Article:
7.       We might be using drugs because we are lonely, bored and frustrated and we need a bit of fun in our life. Mental health problems do often make it more difficult to be involved in sports and social activities, but with bit of help, especially from support workers, we might be amazed at what we could do.

8.       Drugs cause their own problems (and haven’t you got enough problems already?)

9.       They often make us feel tired and depressed as we come off a high.

10.   They cost a huge amount of money

11.   Drug use often results in us interacting with other drug users and dealers.  Their influence might be antisocial, and they are sometimes violent and criminal.

12.   We might find quitting drugs really hard. Therapy, support groups and some prescribed medication can sometimes help us through the tougher stages.

If we are serious about getting a life worth living and rising above mental ill-health, we should do ourselves a favour and leave drugs behind.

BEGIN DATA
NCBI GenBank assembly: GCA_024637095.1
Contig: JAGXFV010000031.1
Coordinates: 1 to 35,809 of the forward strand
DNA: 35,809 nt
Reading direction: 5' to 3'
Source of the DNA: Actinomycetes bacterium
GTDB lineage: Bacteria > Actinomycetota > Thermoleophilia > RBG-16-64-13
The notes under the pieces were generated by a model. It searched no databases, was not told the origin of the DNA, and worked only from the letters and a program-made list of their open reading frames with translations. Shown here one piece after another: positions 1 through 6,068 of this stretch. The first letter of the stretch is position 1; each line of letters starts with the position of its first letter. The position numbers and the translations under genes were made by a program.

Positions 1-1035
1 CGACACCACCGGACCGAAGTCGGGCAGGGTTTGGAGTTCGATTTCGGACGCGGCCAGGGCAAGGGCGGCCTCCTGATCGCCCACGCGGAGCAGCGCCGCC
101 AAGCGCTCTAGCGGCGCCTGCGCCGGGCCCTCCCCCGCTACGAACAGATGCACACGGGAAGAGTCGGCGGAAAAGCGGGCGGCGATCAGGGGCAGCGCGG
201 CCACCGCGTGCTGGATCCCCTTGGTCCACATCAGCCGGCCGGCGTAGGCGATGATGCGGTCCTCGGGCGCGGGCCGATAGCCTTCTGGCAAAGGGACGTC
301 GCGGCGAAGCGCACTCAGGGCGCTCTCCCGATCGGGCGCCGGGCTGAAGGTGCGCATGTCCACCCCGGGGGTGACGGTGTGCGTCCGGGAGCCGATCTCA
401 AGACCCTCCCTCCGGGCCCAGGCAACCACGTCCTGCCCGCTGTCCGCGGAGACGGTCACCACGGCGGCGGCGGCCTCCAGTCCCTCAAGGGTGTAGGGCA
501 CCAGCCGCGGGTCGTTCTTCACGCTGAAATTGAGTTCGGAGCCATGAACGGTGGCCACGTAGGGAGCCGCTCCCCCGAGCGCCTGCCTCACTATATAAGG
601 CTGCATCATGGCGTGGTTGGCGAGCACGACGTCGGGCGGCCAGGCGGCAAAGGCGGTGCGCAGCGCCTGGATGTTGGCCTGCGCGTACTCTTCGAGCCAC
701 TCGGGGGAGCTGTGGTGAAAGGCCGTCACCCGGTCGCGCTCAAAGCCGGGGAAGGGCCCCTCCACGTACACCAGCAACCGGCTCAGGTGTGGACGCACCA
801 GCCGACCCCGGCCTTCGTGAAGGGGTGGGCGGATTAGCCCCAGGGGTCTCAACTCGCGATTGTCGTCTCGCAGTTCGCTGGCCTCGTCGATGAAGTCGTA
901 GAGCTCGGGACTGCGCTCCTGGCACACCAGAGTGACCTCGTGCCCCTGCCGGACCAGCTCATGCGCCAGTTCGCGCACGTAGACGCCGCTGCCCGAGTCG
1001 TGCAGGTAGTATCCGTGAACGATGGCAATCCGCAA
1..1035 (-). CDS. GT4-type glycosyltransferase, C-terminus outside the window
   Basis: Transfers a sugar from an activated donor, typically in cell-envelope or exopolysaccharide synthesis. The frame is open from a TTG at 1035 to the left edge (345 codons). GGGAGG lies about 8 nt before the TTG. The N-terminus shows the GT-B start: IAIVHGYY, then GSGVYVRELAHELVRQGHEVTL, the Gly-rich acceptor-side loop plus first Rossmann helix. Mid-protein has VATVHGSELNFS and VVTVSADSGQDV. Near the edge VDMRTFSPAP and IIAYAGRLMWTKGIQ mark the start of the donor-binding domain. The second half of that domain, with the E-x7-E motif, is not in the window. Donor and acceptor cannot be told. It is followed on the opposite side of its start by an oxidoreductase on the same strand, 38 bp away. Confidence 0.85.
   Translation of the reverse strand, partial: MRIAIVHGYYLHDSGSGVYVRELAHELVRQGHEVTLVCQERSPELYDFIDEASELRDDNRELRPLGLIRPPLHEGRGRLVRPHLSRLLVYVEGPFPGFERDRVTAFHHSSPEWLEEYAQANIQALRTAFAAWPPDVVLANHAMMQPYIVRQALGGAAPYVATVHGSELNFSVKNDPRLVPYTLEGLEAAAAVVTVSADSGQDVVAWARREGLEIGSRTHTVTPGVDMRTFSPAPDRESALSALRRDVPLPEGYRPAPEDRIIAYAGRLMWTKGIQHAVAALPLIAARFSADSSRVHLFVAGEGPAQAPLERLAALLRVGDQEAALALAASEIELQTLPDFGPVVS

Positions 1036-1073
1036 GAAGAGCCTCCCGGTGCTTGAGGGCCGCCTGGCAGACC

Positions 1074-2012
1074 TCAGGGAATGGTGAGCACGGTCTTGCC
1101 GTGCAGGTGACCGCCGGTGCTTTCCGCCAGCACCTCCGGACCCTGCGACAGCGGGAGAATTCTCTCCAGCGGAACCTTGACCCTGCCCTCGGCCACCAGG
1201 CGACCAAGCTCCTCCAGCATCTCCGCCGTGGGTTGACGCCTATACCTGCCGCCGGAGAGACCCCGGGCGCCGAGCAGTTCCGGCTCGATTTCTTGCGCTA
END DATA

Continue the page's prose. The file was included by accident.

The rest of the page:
Disclaimer

These blogs are offered with the sincere hope that they will be beneficial to people with mental health challenges, their families and the wider public. However, a big lesson from the history of science is that anyone can be wrong! Therefore, this disclaimer: though written in good faith, the authors and publishers cannot guarantee the accuracy of this content, or its applicability to a particular situation.  Any decisions or course of action taken as a consequence of this content must be entirely the reader’s responsibility.  In no way should this content be used as a basis to contradict or ignore the advice of a medical or mental health professional.